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Once again, I am late to the party. For several years I’ve been reading reviews on Louise Penny’s Inspector Gamache books. The reviews have been so good that this is a series I’ve recommended again and again. It’s a series I kept intending to read. So, about three weeks ago, I picked up Still Life and began a marathon. Today I’m in the middle of Bury Your Dead, number six in the series. These books aren’t good, they are fabulous. They are all solid murder mysteries, but more than that, they are beautifully written. My husband was trapped in the hospital for almost a week and he heard snippets from several books. I couldn’t stop saying, “Listen to this.” If you haven’t read these books, please start with Still Life and you’ll be hooked. We have them on Kindles, on CDs and in Hardback.
The top book on November’s Library Reads List is Miss Benson’s Beetle by Rachel Joyce. You may have read Joyce’s other popular book, The Unlikely Pilgrimage of Harold Fry. “Two very different women set off on a journey to New Caledonia to find a Golden Beetle, and discover so much more. This is a story of friendship and of women breaking out of what is expected and being who they really are. By turns humorous, heartbreaking, and triumphant, you’ll find yourself cheering for Miss Benson. This will appeal to fans of Fredrik Backman, Elizabeth Berg, and Gail Honeyman.” (11-3) Janine Walsh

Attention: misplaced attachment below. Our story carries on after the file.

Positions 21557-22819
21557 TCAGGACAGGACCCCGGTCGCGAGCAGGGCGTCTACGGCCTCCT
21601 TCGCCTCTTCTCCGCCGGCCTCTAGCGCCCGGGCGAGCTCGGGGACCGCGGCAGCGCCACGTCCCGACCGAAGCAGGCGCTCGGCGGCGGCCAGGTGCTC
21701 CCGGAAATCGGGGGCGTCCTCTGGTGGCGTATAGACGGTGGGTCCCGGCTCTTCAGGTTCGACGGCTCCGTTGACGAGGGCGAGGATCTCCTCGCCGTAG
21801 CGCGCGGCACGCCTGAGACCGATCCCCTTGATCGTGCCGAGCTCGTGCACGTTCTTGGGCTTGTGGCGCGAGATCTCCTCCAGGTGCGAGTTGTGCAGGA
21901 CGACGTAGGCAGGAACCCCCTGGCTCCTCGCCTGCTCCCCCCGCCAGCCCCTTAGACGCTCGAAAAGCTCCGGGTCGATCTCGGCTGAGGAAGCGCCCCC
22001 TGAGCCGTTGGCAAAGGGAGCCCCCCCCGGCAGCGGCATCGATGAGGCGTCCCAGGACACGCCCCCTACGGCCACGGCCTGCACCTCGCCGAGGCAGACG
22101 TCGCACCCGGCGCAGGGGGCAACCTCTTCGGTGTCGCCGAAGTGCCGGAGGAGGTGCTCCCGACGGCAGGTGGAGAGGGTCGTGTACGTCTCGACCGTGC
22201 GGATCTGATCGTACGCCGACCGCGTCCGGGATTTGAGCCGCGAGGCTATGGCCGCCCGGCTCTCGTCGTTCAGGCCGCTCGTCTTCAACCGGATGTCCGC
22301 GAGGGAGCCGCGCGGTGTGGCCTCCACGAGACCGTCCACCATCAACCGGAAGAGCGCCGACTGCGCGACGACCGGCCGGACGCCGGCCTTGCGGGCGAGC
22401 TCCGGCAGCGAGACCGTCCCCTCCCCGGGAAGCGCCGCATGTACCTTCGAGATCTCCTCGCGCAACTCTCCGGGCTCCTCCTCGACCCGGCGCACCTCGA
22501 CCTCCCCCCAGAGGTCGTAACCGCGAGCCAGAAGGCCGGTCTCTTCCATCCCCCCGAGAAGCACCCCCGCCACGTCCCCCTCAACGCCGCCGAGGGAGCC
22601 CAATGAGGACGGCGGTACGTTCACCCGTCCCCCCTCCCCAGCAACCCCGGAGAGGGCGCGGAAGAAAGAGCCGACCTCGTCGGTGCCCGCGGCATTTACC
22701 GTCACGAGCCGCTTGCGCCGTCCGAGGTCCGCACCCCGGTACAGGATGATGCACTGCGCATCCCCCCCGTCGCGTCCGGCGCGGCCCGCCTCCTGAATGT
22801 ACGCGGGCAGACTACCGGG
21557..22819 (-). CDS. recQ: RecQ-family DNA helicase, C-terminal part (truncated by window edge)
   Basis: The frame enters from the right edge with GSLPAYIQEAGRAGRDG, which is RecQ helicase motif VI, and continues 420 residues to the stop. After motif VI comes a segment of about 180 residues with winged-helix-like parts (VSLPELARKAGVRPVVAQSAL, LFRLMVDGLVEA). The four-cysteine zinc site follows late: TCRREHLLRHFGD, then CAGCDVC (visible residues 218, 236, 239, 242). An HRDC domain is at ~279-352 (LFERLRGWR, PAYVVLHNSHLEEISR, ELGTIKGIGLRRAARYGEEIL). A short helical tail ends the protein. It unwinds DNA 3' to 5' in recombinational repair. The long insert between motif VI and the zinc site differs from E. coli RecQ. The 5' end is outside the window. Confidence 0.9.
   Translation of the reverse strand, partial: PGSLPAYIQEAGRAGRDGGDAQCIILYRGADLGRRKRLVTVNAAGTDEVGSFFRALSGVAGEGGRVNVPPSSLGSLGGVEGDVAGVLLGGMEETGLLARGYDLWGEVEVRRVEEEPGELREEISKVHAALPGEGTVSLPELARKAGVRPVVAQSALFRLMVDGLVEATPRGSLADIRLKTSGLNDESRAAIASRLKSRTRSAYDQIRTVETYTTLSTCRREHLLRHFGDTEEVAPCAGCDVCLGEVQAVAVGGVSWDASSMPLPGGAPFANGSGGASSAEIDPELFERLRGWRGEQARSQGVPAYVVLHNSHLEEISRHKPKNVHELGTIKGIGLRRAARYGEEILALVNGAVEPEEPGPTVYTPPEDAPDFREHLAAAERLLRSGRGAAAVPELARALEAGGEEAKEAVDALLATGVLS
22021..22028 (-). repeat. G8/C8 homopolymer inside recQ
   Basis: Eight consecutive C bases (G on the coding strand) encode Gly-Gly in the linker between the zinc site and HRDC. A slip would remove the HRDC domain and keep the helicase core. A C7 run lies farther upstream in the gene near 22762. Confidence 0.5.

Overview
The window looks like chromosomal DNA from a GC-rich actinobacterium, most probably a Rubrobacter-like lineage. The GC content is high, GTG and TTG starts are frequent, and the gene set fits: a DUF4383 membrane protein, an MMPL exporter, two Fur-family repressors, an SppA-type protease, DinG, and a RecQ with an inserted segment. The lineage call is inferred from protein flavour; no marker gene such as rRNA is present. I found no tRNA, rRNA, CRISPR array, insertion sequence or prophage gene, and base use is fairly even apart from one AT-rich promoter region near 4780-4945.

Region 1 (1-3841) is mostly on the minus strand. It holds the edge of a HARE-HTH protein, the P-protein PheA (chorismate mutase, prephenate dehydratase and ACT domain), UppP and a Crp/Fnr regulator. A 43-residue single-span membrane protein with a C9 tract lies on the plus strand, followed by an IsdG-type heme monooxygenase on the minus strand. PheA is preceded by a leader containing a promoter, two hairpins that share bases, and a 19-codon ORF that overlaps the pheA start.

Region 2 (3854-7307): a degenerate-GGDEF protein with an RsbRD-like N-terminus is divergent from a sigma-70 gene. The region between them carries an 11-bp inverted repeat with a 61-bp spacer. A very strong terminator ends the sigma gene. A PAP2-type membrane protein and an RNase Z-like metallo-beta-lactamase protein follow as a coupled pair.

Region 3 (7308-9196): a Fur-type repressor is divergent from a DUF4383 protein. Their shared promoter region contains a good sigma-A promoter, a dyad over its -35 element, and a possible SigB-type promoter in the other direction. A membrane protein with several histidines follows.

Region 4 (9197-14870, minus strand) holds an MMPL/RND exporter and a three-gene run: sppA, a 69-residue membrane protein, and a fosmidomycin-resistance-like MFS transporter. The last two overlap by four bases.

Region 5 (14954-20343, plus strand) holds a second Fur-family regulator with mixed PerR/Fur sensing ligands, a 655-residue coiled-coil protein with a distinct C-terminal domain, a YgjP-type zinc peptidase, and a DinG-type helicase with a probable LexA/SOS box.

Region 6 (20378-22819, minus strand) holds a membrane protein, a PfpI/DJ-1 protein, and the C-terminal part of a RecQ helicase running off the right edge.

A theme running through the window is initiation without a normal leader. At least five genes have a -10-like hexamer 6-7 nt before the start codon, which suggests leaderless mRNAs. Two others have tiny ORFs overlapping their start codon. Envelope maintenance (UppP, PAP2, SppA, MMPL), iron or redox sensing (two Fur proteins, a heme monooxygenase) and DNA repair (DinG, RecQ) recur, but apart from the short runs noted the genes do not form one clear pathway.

Also already out this month is White Ivy by Susie Yang. “In this coming of age immigration story, Ivy, is obsessed with her privileged classmate and will do anything to win his love. If you enjoyed You and Gone Girl, you’ll like this one.” (11-3) Joann Im
This Time Next Year We’ll Be Laughing is by Jacqueline Winspear. “The author of the beloved Maisie Dobbs novels shares both madcap and poignant stories of her nuclear and extended family, giving insight into the humor and hardships that shaped her imagination and work. This is for readers who enjoyed Where the Past Begins: A Writer’s Memoir and How to Write an Autobiographical Novel.” (11-10) Joy Robinson
Murder in Old Bombay by Nev March sounds like a good one. “James Agnihotri has recovered from a war injury when he reads about the ‘suicide’ of two ladies. His first interview as a new journalist is with the husband of one of the women, who wants to know who murdered his wife and sister. Jim follows clues, interviews observers of the tragedy, and travels through India. This is for you if you like intrigue, other cultures, and romance, or if you are a fan of Kate Atkinson and Laurie R. King.” (11-10) Gail Christensen
Italy is a great background for Lori Nelson Spielman’s The Star-Crossed Sisters of Tuscany. “Emilia is a devoted daughter, the second daughter in her family, and second daughters are cursed to never marry. Aunt Poppy, another second daughter, invites her on a trip to Italy promising to break the curse. This is for readers who enjoyed The Old Drift and It’s Not All Down Hill From Here.” (11-17) Chris Markley
We welcome the cooler weather and hope you find time to curl up with a hot cup of tea or cocoa and enjoy a good book. Remember, our current hours are 9-6 Monday through Friday. Drop by or drive through and pick up something great to read. Happy reading!
Helen Thompson, Director - Mount Pleasant Library